Quality-Energy Aware Synthesis of Approximate Hardware
Approximate computing is an aggressive design technique aimed at achieving significant energy savings by trading off computational precision and accuracy in inherently error-tolerant applications. This introduces a new notion of quality as a fundamental design parameter. While ad-hoc solutions have been explored at various levels, systematic design approaches are lacking. In this work, we investigate quality-energy (Q-E) aware compilation and synthesis of high-level application models into approximate software or hardware. Building on earlier work on the design of approximate digital logic and arithmetic units, such as basic adders and multipliers, we optimally determine accuracy levels in individual operations across a complete program such that energy is minimized while a specified, statistical output quality constraint is met. Results show that our analysis and optimization framework can track min/max, statistical inequality or variance based quality metrics, such as (P)SNR with high accuracy. Corresponding Q-E optimizations have been integrated into standard high-level, C-to-RTL hardware synthesis flows. With this, it becomes possible to automatically generate a range of accuracy-scalable hardware accelerators that achieve significant energy reductions of up to 65% while guaranteeing controlled degradations in output quality.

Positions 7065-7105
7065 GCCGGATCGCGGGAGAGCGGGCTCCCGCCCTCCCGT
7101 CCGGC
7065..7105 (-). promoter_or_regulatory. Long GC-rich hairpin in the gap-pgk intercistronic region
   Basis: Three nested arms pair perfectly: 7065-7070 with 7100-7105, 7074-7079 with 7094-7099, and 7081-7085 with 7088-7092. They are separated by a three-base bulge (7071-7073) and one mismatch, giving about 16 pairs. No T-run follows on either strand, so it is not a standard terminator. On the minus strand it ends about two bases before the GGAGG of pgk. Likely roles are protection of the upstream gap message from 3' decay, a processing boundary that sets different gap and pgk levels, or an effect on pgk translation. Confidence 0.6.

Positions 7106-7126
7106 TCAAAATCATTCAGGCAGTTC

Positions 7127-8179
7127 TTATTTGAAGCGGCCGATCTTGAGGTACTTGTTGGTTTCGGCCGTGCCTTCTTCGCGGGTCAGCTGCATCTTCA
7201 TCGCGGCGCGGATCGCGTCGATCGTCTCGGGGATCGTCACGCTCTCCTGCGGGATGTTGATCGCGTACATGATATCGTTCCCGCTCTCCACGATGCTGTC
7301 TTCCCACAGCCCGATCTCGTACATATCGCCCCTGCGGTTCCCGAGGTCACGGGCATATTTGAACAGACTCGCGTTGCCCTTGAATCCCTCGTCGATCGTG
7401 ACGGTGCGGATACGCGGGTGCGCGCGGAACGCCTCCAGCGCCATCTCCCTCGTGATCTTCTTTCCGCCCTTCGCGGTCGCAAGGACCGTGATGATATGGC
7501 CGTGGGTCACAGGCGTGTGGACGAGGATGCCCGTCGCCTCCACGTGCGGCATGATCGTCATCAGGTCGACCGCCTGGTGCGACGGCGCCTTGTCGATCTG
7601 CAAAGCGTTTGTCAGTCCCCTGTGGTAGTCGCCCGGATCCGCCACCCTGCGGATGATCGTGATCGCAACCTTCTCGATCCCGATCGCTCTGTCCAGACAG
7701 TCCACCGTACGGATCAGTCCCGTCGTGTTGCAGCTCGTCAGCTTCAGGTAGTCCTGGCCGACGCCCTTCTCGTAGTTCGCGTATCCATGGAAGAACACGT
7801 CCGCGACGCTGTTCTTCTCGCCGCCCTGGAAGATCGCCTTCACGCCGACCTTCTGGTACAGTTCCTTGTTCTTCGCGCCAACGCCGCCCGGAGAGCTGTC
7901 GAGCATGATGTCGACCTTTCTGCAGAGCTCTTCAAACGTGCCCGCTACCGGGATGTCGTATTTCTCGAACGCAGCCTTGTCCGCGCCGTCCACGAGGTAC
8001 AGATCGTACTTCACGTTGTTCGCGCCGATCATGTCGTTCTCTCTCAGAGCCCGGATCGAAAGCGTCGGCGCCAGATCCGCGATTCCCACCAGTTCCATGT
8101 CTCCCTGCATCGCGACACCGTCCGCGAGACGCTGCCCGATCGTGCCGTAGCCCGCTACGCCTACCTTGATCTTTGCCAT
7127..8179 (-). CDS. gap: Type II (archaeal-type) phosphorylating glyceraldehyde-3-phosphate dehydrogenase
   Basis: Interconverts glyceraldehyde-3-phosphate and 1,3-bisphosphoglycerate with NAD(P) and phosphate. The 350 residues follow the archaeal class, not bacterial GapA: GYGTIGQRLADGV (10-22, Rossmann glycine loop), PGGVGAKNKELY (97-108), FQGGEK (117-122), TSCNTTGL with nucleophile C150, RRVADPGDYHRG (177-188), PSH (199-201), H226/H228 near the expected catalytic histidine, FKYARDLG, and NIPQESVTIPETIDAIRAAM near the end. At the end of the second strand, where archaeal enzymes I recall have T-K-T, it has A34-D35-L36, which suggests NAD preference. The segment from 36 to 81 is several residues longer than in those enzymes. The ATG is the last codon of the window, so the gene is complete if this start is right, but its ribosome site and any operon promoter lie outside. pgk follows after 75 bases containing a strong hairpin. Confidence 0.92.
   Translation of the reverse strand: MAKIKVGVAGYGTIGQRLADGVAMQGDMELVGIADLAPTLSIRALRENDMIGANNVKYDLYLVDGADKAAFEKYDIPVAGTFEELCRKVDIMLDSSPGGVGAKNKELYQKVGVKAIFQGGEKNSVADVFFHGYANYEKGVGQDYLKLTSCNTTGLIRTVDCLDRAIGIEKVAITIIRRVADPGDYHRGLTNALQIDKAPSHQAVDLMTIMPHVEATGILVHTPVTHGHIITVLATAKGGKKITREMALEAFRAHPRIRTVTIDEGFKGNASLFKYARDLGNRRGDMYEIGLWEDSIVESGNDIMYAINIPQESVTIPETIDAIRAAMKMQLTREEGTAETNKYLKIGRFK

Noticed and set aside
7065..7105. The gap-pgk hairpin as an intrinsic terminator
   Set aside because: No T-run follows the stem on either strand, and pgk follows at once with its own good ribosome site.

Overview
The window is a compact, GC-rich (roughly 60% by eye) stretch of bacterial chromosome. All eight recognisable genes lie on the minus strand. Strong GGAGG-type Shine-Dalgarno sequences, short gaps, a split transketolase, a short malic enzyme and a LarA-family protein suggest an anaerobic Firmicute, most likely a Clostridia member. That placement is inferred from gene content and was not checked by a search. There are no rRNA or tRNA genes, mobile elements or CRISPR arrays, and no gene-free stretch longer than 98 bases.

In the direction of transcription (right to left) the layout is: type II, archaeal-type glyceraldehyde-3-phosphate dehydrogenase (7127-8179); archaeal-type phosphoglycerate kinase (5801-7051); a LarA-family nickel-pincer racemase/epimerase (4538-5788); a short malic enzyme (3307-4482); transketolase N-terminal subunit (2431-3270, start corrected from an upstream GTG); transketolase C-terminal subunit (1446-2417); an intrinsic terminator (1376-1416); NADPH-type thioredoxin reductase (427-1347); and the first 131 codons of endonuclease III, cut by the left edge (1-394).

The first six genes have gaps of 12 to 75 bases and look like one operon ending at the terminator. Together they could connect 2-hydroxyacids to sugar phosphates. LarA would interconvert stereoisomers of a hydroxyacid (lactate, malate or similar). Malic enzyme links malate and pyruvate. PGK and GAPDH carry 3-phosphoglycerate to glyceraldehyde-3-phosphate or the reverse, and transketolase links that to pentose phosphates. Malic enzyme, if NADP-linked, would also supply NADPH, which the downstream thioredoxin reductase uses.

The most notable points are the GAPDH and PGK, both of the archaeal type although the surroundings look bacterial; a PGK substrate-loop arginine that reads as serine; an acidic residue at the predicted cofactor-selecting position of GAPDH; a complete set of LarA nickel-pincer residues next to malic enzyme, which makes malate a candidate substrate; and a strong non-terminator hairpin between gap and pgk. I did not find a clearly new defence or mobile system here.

Relevant reference: Seogoo Lee and Andreas Gerstlauer, "Fine Grain Precision Scaling for Datapath Approximations in Digital Signal Processing Systems," chapter in an upcoming Springer Book (preprint available).